Morgan Carpenter

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Morgan Carpenter
Known forBioethicist, intersex flag, co-executive director of Intersex Human Rights Australia

Morgan Carpenter is a bioethicist, intersex activist and researcher.[1] In 2013, he created an intersex flag,[2] and became president of Intersex Human Rights Australia (formerly OII Australia).[3] He is now a co-executive director.[4] In 2015, he cofounded a project to mark Intersex Awareness Day.[5]


Carpenter is a graduate of the bioethics program at the University of Sydney and also holds qualifications from the University of Technology, Sydney, Dublin City University and Coventry University.[1] His intersex status was diagnosed as an adult, described as including a diagnosis of "indeterminate sex",[6] and a surgical history.[7][8]


Morgan Carpenter helped found Intersex Human Rights Australia[4] and became president of the organisation in September 2013.[4][9] Carpenter wrote the organization's submissions to Senate inquiries, appearing before a Senate hearing on anti-discrimination legislation during activities that led to the adoption of an "intersex status" attribute in anti-discrimination law on 1 August 2013,[10][11] and a Senate committee inquiry on the involuntary or coerced sterilisation of people with disabilities and intersex people.[12][13]

Carpenter contributes to work on reform of international medical classifications[14] and medical practices within Australia.[15] He is named as a reviewer for a DSD Genetics website funded by the National Health and Medical Research Council, Australia,[16] and has also authored critiques of eugenic selection against intersex traits,[17][18] and clinical research priorities.[19] He speaks out against stigma,[20] and has spoken out on issues affecting women purported to have intersex traits in competitive sport.[21][22][23]

Carpenter took part in the first United Nations expert meeting on ending human rights violations against intersex people in 2015[24][25] In the same year, he founded a project to mark Intersex Awareness Day.[5] Carpenter was also a drafting committee member and signatory of the 2017 Yogyakarta Principles plus 10, on the application of international human rights law in relation to sexual orientation, gender identity, gender expression and sex characteristics.[26]

Carpenter has been published by The Guardian,[27] SBS,[28] Australian Broadcasting Corporation,[29] and other media.[30]

Intersex flag

Intersex flag[edit]

An Intersex flag was created in July 2013 by Carpenter as a flag "that is not derivative, but is yet firmly grounded in meaning".[2] Describing the flag for Intersex Human Rights Australia, Carpenter wrote:

The circle is unbroken and unornamented, symbolising wholeness and completeness, and our potentialities. We are still fighting for bodily autonomy and genital integrity, and this symbolises the right to be who and how we want to be.

— Morgan Carpenter

Academic work[edit]

With recognition of non-binary gender identities in Australian regulations, and German birth certificates, Carpenter expressed concern that such developments are "not a solution" to the needs of intersex people.[31][32] In 2018, he wrote that:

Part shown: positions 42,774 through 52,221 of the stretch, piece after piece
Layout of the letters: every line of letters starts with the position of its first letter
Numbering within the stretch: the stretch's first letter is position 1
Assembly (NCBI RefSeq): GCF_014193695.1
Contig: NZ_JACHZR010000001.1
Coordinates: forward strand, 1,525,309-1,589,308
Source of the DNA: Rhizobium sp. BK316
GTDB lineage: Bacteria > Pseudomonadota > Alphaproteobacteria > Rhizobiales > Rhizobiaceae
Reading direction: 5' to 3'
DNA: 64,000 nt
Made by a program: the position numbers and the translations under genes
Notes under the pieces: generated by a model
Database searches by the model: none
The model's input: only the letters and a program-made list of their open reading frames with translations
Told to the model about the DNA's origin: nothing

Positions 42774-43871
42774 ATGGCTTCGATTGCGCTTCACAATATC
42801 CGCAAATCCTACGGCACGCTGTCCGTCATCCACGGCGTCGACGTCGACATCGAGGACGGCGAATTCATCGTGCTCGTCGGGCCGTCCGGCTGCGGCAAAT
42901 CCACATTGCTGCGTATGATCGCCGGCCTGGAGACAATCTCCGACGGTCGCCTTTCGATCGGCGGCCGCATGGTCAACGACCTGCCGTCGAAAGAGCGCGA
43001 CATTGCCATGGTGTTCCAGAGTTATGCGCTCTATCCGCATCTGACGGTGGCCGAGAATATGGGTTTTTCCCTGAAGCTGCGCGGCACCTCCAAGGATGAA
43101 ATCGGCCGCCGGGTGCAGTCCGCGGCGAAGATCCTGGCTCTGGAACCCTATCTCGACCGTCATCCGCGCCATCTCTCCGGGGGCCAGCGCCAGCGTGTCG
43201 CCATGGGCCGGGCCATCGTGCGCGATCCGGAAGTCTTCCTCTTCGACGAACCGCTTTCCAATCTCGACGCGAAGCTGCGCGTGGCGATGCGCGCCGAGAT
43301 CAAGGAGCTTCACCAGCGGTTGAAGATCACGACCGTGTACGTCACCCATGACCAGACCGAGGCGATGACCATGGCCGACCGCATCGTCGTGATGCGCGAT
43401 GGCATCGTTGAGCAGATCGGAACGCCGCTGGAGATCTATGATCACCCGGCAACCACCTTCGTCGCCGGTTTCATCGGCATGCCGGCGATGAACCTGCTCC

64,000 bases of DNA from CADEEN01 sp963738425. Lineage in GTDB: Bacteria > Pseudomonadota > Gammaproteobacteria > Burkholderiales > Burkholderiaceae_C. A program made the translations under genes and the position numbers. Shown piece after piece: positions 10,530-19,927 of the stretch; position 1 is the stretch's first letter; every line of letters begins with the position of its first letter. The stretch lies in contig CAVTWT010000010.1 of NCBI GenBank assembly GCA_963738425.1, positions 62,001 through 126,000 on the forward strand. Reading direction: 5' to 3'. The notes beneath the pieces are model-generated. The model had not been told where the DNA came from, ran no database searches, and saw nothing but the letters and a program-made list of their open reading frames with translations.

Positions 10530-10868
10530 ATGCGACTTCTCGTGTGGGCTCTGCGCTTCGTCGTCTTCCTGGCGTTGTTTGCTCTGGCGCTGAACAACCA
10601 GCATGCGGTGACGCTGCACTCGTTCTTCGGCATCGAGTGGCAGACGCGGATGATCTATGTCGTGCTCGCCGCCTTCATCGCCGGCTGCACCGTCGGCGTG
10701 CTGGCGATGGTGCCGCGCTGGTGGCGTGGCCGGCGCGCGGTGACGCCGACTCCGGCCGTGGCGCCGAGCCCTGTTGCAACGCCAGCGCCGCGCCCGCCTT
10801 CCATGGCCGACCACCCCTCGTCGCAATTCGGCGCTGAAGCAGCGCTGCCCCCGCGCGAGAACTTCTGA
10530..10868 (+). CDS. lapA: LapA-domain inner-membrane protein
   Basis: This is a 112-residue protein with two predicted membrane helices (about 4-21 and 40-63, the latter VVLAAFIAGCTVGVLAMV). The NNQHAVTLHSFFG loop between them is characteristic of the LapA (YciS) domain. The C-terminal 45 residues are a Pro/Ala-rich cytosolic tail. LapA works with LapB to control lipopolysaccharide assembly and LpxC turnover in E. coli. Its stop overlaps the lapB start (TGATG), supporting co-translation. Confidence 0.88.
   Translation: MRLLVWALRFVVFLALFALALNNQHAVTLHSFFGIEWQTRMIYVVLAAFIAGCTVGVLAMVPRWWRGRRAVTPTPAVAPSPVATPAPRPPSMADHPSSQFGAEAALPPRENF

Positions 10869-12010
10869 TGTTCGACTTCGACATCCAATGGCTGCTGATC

In practice, intersex bodies remain "normalized" or eliminated by medicine, while society and the law "others" intersex identities. That is, medicine constructs intersex bodies as either female or male, while law and society construct intersex identities as neither female nor male.[33]

Carpenter argues that claims that medicalization "saves intersex people" from being framed as the "other", while "legal othering saves intersex people from medicalization are contradictory and empty rhetoric".[33]

In an article on the Yogyakarta Principles and relationships between intersex and LGBT populations, Carpenter stresses inadequacies and "dangerous" consequences from framing intersex as a sexual orientation or gender identity issue, inviting legislative enactment of protections on grounds of sex characteristics.[34]

Selected bibliography[edit]

Books and book chapters[edit]

  • Carpenter, Morgan (January 2020). "Intersex". In Lynette Spillman (ed.). Oxford Bibliographies in Sociology. New York: Oxford University Press. doi:10.1093/OBO/9780199756384-0232. ISBN 978-0-19-975638-4.
  • Carpenter, Morgan (September 2018). "The 'normalisation' of intersex bodies and 'othering' of intersex identities". In Jens Scherpe; Anatol Dutta; Tobias Helms (eds.). The Legal Status of Intersex Persons. Cambridge, England: Intersentia. pp. 445–514.
  • Cabral Grinspan, Mauro; Carpenter, Morgan (2018). "Gendering the Lens: Critical Reflections on Gender, Hospitality and Torture". Gender Perspectives on Torture: Law and Practice. Center for Human Rights & Humanitarian Law, Washington College of Law, American University. pp. 183–96.
  • Jones, Tiffany; Hart, Bonnie; Carpenter, Morgan; Ansara, Gavi; Leonard, William; Lucke, Jayne (February 2016). Intersex: Stories and Statistics from Australia. Cambridge, UK: Open Book Publishers. ISBN 978-1-78374-208-0. Retrieved 20 May 2016.
  • Carpenter, Morgan; Hough, Dawn (2014). Employers' Guide to Intersex Inclusion. Sydney, Australia: Pride in Diversity and Organisation Intersex International Australia. ISBN 978-0-646-92905-7. Archived from the original on 25 April 2016. Retrieved 21 May 2016.
  • Carpenter, Morgan; European Foundation for the Improvement of Living and Working Conditions; Nexus Research Co-operative (1998). The employment of people with disabilities in small and medium-sized enterprises (PDF). Dublin, Ireland: European Foundation for the Improvement of Living and Working Conditions. ISBN 978-92-828-2949-3.